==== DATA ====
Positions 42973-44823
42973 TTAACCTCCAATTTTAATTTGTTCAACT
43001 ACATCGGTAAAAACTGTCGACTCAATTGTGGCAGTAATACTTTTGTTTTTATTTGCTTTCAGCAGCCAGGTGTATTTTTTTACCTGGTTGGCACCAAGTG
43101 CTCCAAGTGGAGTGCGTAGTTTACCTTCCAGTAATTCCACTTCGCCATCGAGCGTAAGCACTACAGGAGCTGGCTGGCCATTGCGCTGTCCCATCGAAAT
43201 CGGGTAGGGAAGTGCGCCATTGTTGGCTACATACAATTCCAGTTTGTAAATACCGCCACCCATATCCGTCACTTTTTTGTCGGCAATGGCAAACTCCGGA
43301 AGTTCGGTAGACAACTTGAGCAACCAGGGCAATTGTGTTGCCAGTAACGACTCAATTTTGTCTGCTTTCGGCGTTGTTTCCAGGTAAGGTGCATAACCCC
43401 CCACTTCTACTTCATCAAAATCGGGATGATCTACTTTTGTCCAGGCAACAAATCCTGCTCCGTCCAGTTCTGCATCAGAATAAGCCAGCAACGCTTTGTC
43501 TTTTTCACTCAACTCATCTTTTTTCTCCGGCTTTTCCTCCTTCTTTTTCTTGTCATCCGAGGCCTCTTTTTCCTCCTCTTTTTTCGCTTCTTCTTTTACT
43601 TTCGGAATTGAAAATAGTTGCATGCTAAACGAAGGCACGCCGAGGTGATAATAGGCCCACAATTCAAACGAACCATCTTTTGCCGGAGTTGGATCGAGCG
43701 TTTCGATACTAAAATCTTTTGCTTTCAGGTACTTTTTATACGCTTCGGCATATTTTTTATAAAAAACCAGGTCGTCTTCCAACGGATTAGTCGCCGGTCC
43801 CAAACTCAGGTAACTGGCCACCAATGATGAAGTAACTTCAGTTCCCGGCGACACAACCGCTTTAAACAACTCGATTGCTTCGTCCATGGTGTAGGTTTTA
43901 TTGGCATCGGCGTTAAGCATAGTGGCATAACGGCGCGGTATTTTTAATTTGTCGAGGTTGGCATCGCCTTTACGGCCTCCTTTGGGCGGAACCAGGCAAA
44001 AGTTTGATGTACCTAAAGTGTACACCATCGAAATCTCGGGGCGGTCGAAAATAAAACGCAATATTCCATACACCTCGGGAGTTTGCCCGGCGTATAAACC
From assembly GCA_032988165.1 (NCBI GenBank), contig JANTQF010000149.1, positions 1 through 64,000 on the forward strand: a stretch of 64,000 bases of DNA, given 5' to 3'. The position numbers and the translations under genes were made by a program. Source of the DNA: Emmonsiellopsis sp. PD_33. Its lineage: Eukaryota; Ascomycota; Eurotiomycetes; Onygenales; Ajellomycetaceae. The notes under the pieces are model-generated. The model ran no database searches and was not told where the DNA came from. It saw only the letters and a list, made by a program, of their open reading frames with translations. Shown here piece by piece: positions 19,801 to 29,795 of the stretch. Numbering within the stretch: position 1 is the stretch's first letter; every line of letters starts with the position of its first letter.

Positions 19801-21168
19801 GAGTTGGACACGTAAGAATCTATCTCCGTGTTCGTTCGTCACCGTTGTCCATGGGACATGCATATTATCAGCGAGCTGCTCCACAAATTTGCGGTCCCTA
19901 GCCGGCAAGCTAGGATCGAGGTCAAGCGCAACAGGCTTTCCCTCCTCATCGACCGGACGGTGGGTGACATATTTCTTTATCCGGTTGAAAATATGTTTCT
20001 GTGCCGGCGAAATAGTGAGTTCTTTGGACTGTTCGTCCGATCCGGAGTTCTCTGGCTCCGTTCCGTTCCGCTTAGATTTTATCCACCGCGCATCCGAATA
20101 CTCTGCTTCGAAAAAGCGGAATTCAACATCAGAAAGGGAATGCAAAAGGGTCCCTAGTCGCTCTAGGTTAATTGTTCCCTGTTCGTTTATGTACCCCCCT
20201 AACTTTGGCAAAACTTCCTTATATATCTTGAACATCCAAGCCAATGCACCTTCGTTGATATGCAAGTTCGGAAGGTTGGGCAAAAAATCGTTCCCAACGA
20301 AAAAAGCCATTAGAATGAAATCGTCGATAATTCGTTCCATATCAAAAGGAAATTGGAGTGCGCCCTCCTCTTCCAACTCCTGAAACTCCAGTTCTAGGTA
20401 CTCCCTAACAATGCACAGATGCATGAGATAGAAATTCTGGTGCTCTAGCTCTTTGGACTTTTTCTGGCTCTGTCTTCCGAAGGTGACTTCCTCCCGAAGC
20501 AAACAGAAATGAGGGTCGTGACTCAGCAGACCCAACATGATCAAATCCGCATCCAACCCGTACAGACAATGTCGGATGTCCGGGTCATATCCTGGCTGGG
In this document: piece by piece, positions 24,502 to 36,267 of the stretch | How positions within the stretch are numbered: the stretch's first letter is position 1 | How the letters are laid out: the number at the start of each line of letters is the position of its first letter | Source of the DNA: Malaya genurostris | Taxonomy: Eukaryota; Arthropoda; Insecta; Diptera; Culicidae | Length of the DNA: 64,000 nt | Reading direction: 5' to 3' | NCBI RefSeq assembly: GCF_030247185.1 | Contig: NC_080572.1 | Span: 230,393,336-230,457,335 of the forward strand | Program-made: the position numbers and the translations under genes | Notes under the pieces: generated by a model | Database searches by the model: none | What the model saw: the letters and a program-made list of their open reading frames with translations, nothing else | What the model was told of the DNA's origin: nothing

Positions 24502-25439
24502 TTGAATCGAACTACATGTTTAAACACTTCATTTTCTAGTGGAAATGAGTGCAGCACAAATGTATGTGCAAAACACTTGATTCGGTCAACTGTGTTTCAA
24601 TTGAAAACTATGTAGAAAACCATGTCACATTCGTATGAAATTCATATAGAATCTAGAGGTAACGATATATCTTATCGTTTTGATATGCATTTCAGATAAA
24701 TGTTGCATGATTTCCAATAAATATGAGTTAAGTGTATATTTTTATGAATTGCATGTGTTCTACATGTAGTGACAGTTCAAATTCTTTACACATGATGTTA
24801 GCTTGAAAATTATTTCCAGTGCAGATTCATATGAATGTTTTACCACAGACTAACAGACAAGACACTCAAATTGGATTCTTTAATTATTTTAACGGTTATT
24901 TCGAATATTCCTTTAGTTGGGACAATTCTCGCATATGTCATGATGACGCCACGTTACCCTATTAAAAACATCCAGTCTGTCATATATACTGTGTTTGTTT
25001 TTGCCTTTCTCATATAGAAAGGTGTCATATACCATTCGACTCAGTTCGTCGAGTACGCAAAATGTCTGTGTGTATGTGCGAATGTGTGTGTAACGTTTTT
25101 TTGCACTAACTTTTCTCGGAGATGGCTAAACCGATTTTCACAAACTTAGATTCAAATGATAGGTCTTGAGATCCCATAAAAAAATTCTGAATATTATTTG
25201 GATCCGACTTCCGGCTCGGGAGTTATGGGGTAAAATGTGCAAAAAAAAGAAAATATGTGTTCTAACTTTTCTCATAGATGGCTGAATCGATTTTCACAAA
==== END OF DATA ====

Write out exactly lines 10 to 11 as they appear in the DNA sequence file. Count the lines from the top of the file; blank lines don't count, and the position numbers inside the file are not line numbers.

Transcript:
43701 TTTCGATACTAAAATCTTTTGCTTTCAGGTACTTTTTATACGCTTCGGCATATTTTTTATAAAAAACCAGGTCGTCTTCCAACGGATTAGTCGCCGGTCC
43801 CAAACTCAGGTAACTGGCCACCAATGATGAAGTAACTTCAGTTCCCGGCGACACAACCGCTTTAAACAACTCGATTGCTTCGTCCATGGTGTAGGTTTTA